Roots of equations by interpolation.
A sample call is: INTERPOLATE(SIN(X)-X/2,X,.1,%PI);
This finds the zero of SIN(X)-X/2 as X varies. The last two args give the
range to look in. The function must have a different sign at each endpoint.
If this condition is not met, the action of the of the function is governed
by INTPOLERROR (default value TRUE). If INTPOLERROR is TRUE then an error
occurs, otherwise the value of INTPOLERROR is returned (thus for plotting
INTPOLERROR might be set to 0.0). Otherwise (given that MACSYMA can
evaluate the first argument in the specified range, and that it is
continuous) interpolate is guaranteed to come up with the zero (or one of
them if there is more than one zero).
The accuracy of INTERPOLATE is governed by INTPOLABS and INTPOLREL which must
be non-negative floating point numbers. INTERPOLATE will stop when the
first arg evaluates to something less than or equal to INTPOLABS or is
successive approximants to the root differ by no more than INTPOLREL *
<one of the approximants>. The defaults values of INTPOLABS and INTPOLREL
are 0.0 so INTERPOLATE gets as good an answer as is possible with the single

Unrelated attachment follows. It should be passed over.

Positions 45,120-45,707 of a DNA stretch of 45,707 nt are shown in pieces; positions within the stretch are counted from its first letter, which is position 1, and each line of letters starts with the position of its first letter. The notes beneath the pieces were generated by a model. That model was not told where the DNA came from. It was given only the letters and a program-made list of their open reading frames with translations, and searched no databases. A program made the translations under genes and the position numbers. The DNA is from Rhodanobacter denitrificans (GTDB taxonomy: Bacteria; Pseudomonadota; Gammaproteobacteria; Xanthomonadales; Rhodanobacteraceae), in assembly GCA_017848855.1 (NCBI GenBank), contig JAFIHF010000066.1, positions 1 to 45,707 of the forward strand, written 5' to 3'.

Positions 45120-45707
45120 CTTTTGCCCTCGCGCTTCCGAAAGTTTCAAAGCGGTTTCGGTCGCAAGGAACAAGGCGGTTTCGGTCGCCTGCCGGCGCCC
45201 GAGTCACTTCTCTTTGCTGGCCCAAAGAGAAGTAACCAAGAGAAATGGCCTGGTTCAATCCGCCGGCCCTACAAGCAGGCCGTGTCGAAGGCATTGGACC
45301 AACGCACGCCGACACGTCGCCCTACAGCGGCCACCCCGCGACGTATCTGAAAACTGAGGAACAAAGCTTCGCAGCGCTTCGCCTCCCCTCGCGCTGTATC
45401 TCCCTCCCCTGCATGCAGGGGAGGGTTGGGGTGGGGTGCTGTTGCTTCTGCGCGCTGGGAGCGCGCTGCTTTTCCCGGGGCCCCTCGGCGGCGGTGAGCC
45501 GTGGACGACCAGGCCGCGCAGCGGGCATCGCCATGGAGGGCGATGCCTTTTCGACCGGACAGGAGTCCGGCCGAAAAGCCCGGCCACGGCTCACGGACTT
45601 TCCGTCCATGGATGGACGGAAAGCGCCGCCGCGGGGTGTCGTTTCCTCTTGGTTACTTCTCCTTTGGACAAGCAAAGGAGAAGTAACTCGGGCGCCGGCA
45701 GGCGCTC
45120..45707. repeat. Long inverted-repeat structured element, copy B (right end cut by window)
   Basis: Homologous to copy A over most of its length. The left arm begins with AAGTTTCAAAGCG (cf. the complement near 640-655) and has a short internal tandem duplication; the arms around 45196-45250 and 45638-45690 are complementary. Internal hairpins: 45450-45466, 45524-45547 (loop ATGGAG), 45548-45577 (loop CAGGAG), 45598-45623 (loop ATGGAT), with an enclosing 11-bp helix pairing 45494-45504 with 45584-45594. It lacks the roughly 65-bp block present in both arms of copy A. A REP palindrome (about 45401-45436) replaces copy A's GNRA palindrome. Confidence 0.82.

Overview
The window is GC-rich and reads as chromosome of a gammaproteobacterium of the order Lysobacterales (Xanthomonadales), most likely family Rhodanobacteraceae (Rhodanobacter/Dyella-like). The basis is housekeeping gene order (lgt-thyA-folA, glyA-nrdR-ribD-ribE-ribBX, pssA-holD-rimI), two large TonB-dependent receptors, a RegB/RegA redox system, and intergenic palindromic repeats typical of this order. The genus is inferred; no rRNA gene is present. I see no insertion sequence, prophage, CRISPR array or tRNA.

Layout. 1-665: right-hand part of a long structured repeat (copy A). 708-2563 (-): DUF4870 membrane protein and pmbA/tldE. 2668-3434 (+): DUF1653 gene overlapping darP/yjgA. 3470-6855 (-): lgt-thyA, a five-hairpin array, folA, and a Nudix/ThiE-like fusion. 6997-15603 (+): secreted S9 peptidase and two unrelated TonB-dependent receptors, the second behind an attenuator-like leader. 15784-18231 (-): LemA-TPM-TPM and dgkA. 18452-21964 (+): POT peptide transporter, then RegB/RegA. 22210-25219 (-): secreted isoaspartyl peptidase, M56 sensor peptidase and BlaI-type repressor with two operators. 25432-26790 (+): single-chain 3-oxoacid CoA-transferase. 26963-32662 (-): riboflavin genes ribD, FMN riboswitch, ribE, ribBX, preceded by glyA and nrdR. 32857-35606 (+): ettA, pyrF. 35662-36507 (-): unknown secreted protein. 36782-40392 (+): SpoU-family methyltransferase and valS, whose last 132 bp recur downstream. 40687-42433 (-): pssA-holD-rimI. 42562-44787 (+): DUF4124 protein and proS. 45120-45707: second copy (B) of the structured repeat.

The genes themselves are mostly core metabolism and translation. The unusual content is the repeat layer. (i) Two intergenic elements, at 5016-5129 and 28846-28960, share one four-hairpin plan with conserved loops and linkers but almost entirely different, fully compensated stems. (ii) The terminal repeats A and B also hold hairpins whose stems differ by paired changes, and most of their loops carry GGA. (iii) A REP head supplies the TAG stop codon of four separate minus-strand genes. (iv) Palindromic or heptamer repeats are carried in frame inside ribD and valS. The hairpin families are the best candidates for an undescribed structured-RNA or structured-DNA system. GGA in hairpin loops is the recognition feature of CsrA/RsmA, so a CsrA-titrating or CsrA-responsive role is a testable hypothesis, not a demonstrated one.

precision arithmetic we have. The first arg may be an equation. The order
of the last two args is irrelevant. Thus
would also work.
The method used is a binary search in the range specified by the last two
args. When it thinks the function is close enough to being linear, it
starts using linear interpolation.
An alternative syntax has been added to interpolate, this replaces the first
two arguments by a function name.
INTERPOLATE(SIN(X)-X/2,X,0.1,%PI) TIME= 60 MSEC
INTERPOLATE(F(X),X,0.1,%PI); TIME= 68 MSEC
INTERPOLATE(F,0.1,%PI); TIME= 60 MSEC
INTERPOLATE(F(X),X,0.1,%PI); TIME= 26 MSEC
INTERPOLATE(F,0.1,%PI); TIME= 5 MSEC
For further improvement one can COMPILE(), which creates a LISP
and FASL file of functions which are then loaded into macsyma. See
the documentation on COMPILE.
Comments, questions etc. to CFFK@MC